ClearCast claims SodaStream didn't allow enough clearance time as it defends last minute decision to ban advert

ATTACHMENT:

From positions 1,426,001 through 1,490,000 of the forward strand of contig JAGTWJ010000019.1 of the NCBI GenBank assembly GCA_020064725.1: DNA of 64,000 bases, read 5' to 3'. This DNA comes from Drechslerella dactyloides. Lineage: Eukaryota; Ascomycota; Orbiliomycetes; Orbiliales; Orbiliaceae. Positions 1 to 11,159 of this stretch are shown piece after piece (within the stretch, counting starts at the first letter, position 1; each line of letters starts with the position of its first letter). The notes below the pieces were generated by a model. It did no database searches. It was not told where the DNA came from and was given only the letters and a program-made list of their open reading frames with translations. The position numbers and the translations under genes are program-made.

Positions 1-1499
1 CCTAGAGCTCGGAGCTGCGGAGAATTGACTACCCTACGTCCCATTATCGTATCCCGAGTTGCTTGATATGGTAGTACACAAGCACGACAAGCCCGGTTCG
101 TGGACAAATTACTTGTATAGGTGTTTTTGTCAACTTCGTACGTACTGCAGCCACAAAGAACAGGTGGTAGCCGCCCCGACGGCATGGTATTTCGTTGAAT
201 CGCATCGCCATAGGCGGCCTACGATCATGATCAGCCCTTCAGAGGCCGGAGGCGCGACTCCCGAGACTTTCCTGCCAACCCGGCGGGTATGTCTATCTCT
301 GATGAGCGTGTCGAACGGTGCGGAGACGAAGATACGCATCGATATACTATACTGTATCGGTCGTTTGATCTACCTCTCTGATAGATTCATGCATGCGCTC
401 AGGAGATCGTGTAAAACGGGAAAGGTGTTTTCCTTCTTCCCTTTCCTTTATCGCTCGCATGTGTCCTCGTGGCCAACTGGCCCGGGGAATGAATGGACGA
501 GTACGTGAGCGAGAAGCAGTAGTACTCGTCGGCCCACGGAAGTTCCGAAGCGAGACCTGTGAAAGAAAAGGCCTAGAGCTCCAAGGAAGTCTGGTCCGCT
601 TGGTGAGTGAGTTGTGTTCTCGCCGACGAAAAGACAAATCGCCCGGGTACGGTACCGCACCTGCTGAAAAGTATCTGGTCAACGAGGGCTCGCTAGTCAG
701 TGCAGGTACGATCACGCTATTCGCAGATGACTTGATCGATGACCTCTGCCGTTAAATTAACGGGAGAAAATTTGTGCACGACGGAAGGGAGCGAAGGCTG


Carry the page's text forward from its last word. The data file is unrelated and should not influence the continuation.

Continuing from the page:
Clearcast has defended its decision to ban SodaStream's new advert at the last minute,saying that the company “did not allow sufficient time” to clear the advert. Clearcast banned “The SodaStream Effect’ ad the day before it was set to air that, explained that it “could be seen to tell people not to go to supermarkets and buy soft drinks, instead help to save the environment by buying a SodaStream.” It later added: “We thought it was denigration of the bottled drinks market.” Following Clearcast’s ruling, SodaStream’s UK managing director Fiona Hope described the decision as “absurd”. Speaking to The Drum, a spokesperson for Clearcast explained the late decision, and said that for the advert to air, it would need to stand up the claims that SodaStream could save up to “a thousand bottles a year”. Said the spokesperson: “Sodastream submitted an ad last week which we were unable to clear on denigration grounds. If they can address those concerns, they will also need to support claims made in the ad.” They continued: “In the normal course of events there would be an on-going dialogue between Clearcast and the advertiser and in the vast majority of cases this results in a commercial that we approve for broadcast. The clearance process is generally an iterative process which often includes changes being made to copy to make it suitable for clearance and can also include escalation to Clearcast’s Copy Committee comprised of representatives from the Broadcasters which is the ultimate forum for appeals. “In this particular case, Sodastream did not allow sufficient time for clearance of their ad for the airtime they had booked. In their press statement this was translated to us pulling the ad at the eleventh hour. “Our normal processes remain open to them and we will work with them to try and get an ad to air,” they added before stating that the organisation was unable to comment any further. The campaign has already aired in other markets including America, Australia and Sweden, with a global spend of £11 million. The creative is part of an integrated marketing campaign that aims to take market share from beverage giants.